SAN ANTONIO — Produce industry representatives meeting here were reassured that the federal government would expand its efforts to monitor food for pesticide residues in the coming year.
Agriculture Secretary Clayton Yeutter, who delivered the message at United Fresh Fruit and Vegetable Assn.'s annual convention, said the increased expenditure was part of the Bush Administration's recent food safety initiative.
The U.S. Department of Agriculture will spend an additional $40 million beginning in July in order to expand its chemical residue monitoring.
"The food safety issue is of major interest and importance to everyone in this room," Yeutter told an audience of about 8,000. "We (at USDA) are going to do more (to accumulate) pesticide residue data . . . We have to be credible with our data background (in order to set policy and regulations.)"
The secretary's announcement comes almost a year to the date when the Alar in apples controversy ignited. The resulting fallout was devastating to apple producers, who lost an estimated $250 million in the following months as sales disappeared.
Produce merchants were also hit hard when the alleged Chilean grape poisoning occurred just days after the Alar scare. The discovery of cyanide in two berries caused importers to lose about $100 million when all Chilean fresh produce was banned from sale in this country.
The increased USDA pesticide testing will be used to help determine the actual health threat to the public from these residues in food.
"I don't believe the zero-risk standard has applicability in the real world," said Yeutter. "To suggest that the risk (from farm chemicals) should be zero is nonsensical. We will, however, insist on very low or minimal risk to the public."
The debate over allowable risk, or the permissible levels of chemical residues, is at the heart in the ongoing public and Congressional debate over pesticides. At present, there is no encompassing standard for all agricultural chemicals. Instead, each compound has different acceptable residues for fresh foods, particularly produce.
Yeutter said the Bush Administration is also proposing that the federal process for canceling the use of a chemical--such as Alar--needs to be shortened from the present several-year time frame.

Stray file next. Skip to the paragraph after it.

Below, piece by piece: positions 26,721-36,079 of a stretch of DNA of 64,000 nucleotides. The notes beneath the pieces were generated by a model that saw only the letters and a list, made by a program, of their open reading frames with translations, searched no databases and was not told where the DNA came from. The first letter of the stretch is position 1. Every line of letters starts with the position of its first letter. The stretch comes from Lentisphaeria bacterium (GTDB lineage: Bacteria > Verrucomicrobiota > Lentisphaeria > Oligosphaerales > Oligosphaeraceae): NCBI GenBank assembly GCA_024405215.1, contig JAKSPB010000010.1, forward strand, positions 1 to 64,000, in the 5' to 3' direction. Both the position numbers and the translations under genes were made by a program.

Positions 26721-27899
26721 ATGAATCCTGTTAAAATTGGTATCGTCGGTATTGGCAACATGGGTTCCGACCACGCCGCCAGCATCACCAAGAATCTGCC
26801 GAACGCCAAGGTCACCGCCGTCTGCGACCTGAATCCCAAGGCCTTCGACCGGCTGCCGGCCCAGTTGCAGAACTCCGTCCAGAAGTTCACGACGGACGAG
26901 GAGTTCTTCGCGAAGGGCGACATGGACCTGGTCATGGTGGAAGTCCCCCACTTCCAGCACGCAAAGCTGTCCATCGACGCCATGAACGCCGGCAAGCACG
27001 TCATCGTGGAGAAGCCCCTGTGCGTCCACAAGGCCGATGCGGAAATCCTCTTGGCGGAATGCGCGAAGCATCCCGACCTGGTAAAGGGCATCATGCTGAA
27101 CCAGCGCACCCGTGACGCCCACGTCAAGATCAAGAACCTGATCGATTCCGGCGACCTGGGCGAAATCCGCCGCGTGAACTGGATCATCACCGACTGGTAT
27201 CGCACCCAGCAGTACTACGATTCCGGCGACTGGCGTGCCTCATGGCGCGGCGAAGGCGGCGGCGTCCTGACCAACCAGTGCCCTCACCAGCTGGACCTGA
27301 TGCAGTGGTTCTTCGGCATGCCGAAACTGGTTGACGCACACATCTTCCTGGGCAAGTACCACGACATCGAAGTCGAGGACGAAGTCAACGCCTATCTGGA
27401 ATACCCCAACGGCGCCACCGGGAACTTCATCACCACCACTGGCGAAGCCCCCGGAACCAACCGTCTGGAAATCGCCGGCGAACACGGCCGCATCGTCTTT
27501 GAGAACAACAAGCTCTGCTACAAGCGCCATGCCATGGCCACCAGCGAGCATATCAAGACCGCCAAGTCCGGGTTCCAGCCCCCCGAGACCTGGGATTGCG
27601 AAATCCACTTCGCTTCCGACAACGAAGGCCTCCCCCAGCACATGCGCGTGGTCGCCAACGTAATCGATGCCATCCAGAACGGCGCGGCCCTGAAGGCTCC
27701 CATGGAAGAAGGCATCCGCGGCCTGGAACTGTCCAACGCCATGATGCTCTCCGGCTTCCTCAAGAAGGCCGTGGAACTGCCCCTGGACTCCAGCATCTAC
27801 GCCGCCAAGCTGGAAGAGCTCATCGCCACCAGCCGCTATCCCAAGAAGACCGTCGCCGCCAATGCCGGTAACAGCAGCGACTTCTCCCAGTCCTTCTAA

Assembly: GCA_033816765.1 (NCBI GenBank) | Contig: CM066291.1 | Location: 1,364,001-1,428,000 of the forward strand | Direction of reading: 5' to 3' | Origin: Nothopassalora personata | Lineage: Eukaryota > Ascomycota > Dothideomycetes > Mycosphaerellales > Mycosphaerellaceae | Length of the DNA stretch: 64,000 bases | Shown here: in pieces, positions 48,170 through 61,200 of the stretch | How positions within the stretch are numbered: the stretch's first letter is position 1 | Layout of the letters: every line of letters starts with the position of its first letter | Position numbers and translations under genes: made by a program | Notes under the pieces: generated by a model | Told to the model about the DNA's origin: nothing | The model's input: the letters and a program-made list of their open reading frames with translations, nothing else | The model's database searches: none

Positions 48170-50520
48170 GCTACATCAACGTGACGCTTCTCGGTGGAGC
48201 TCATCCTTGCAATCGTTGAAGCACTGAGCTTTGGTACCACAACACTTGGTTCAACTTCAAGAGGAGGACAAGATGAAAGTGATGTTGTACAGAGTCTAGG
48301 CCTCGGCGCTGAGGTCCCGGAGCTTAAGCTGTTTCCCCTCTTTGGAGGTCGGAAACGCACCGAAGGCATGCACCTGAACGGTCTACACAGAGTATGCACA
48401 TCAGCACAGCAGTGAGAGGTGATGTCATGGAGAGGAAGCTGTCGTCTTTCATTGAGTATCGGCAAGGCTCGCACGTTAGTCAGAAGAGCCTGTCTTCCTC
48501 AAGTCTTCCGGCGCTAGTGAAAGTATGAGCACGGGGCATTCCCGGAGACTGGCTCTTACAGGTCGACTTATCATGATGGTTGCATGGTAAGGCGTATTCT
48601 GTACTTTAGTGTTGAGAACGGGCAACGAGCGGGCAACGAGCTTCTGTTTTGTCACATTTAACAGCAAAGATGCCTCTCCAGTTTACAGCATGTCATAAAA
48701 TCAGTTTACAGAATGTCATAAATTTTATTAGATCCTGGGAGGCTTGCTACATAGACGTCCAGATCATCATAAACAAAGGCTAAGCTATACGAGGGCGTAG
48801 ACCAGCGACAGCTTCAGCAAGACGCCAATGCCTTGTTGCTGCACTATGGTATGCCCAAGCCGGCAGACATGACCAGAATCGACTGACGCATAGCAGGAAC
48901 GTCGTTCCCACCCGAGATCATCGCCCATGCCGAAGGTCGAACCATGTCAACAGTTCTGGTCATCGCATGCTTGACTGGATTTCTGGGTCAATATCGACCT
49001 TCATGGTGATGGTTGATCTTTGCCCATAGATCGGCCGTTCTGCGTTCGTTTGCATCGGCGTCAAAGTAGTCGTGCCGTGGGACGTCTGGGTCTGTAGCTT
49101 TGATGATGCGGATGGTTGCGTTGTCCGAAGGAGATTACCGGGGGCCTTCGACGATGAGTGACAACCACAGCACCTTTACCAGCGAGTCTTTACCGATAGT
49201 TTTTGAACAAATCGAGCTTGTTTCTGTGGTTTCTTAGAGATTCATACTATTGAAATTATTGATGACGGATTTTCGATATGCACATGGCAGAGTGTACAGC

Another USDA proposal to cut pesticide usage comes in the form of encouraging farmers to rotate crops more frequently from one growing season to another. Currently, the federal farm program discourages such changes in the type of commodities that are grown.
"We should be more flexible on crop rotations and maybe that will allow us to reduce the use of pesticides and fertilizers," Yeutter said.
However, some in the audience were not cheered by Yeutter's comments.
For instance, one industry official said that the federal government has more than enough data on pesticide residues to regulate the food industry and should now begin to reassure the public that the use of these chemicals poses only a negligible risk.
"Is it a good use of resources to expand our pesticide testing? No," said Jill Snowden, technical director for the Alexandria, Va.,-based United Fresh Fruit. "We need to spend more on reassuring the public that the risk from these compounds is slight."
In fact, another federal official present at the convention said that expanded pesticide residue tests in food would produce no surprises on the exact levels of these chemicals in the food supply.
"The rate of residue violations in food would not increase--plus or minus the current margin of error--if the number of tests were expanded," said Richard Ronk, with the U.S. Food and Drug Administration.
Ronk said that about 1% of the fresh produce tested by his agency was found to be in violation of federal standards in 1988, or the last year for which complete data is available.
Out of 15,000 samples of domestic and imported fruit and vegetables tested by FDA, 96% were found free of chemical residues. The remaining 3% were considered to be in technical violation, or showed traces of a specific compound present that was not approved for use on that particular crop.
A former high-ranking FDA official also doubted the benefit of expanded testing for farm chemicals.
"When you talk about pesticide residues everyone is scared stiff," said Sanford Miller, dean of the University of Texas' Biomedical Sciences Graduate School in San Antonio. "But no one can offer the public absolute safety. We can only offer relative safety."
A public relations consultant to the Center for Produce Quality, an industry promotional group, said that agriculture has had difficulty communicating with consumers about pesticides.
"What needs to be said is that the 'health benefits of produce outweigh any possible pesticide risk,' " said Rob Gould, with the firm of Potter-Novelli in Washington. "We're for produce, not pesticides. And we need to differentiate ourselves from the (chemical manufacturers)."